Pharmacist

NICE, big pharma and the NHS: The hurdles of patient access in the UK

Pharmacist

NICE, big pharma and the NHS: The hurdles of patient access in the UK

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NICE, big pharma and the NHS: The hurdles of patient access in the UK

Pharmacist

Frustrations from pharma companies and the NHS toward NICE have been reported on since NICE was introduced in 1999, and as the governing body for quality standards and cost-benefit assessment for new treatments in the UK, the relationship is essential to ensuring patient access throughout the country. NICE have recently committed to reviewing some of their guidelines and ensuring a more transparent process for approval, which is set to assist both pharma companies and the NHS, after growing frustrations in recent years about the clarity of the current guidelines.

Introduced to provide guidance for public health practitioners, NICE develop quality standards and performance metrics to analyse the clinical and cost effectiveness of medicines a¬nd health technologies in the UK. They are the middle step between a pharmaceutical company and the NHS when there is any uncertainty over the treatment, and they ultimately make the decision as to whether the NHS should fund the technology. Pharma companies have a responsibility to demonstrate that their product is clinically appropriate whilst being cost effective, however as NICE takes into account a number of different factors, the current criteria is often criticised for being inaccessible and fragmented. With a complex approval process and limited information to information from clinical trials, it can be many years before a treatment is approved by NICE. The guideline review is set to provide a actionable set of protocols, thereby ensuring a more timely approval of new technologies.

As the budget holder for the majority of healthcare in the country, the relationship between the NHS and NICE is essential to maintaining market access for the country. Once NICE determines the cost-benefit the treatment offers is affordable and worthwhile, the NHS have a legal obligation to implement the treatment according to the guidelines given. Pharma companies benefit by being reimbursed from the NHS budget, and the treatment becomes available throughout the country. Rising costs and slow introduction of treatments is a frustration of the NHS, who together with the government are often under pressure regarding spending of the healthcare budget and treatments being publicly available. Current guidelines for the implementation of new treatments have been criticised for being unclear and not taking into account regional access differences, which makes access for patients nationwide less likely.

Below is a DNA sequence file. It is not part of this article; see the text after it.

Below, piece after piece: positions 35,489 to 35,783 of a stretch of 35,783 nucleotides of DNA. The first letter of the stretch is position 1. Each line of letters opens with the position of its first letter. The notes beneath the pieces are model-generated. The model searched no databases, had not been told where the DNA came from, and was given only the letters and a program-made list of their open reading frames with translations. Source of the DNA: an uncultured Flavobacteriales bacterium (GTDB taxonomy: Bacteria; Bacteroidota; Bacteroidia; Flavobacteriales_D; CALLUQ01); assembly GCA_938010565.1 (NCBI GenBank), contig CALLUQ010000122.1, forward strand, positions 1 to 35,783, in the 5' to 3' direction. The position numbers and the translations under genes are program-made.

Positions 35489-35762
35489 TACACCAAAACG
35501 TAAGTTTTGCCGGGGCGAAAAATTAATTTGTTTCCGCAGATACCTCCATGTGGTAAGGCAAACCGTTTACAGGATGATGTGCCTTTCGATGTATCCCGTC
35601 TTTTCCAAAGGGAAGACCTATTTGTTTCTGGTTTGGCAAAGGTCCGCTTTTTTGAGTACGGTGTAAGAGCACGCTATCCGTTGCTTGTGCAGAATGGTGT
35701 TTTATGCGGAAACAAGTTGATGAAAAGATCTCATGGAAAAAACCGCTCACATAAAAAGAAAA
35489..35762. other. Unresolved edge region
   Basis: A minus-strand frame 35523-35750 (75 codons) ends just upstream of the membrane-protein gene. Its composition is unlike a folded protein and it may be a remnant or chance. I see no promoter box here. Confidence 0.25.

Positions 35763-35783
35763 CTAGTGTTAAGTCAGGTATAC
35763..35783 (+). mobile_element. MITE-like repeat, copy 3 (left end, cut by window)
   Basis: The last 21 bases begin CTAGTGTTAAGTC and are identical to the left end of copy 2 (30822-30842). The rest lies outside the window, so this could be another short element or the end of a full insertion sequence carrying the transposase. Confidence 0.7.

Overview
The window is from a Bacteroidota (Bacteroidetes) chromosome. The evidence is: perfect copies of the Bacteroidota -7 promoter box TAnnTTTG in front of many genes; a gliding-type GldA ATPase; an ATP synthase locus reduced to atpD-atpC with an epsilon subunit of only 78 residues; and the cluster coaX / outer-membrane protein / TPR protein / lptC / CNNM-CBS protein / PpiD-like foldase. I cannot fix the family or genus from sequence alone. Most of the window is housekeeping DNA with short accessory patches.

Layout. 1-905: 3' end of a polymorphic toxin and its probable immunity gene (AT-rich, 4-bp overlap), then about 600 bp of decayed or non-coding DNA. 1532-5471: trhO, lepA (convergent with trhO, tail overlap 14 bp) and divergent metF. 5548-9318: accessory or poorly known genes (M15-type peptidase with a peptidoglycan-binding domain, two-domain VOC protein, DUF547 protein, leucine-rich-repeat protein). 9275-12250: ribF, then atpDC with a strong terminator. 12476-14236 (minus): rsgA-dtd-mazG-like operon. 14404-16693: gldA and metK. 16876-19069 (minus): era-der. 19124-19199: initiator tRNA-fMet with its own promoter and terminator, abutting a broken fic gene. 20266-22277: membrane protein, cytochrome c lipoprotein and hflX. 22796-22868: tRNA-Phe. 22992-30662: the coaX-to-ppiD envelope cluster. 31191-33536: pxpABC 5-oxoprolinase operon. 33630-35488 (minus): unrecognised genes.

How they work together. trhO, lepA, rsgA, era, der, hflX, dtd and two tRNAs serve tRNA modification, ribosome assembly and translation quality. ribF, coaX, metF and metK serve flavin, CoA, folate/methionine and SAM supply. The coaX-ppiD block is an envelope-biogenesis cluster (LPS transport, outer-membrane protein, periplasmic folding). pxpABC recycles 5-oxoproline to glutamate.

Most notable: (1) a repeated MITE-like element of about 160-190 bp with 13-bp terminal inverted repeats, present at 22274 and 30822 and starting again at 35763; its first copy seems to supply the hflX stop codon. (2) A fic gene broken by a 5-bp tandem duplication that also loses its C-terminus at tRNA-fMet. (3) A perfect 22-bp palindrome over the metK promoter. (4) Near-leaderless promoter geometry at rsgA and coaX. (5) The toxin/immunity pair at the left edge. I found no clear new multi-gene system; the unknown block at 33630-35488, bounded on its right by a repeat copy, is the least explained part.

As well as frustrations from the NHS and pharma industry toward NICE, there are issues regarding mindset and culture between the NHS and pharma companies. NHS respondents have spoken out in the past regarding the ethics of life science industries, doubting their intent when it comes to putting the patient first. As the NHS are working with public funds, to pharma companies they could appear overly critical or selective when it comes to choosing not to fund a treatment. The NHS also seem inhibited from actively pursuing partnerships with pharma companies because of public perception, leaving life science industries unclear as to how to shape their offer in order to generate the conditions for a successful partnership.

NICE’s committal to reviewing the process and methods for the approval of a lot of new technologies is set to make the guidelines for drug commercialisation more accessible for pharma companies, and outline clearer standards for the approval of treatments and the post-approval implementation of the treatment. NICE are set to finalise the review for the Single Technology Appraisal (STA) and Highly Specialised Technology (HST) programmes by 2020/early 2021, they are involving stakeholders in the process and will be consulting on the updated content.

Without the relationship between NICE, the NHS and pharma companies the UK could be overpaying for medicines or supplying treatments that aren’t clinically effective. The market access professionals provide the link between clinical and commercialisation, and with advances in research and streamlined decision-making, can continue the vital work to ensure patient access in the UK and keep the patient in the forefront of their intentions.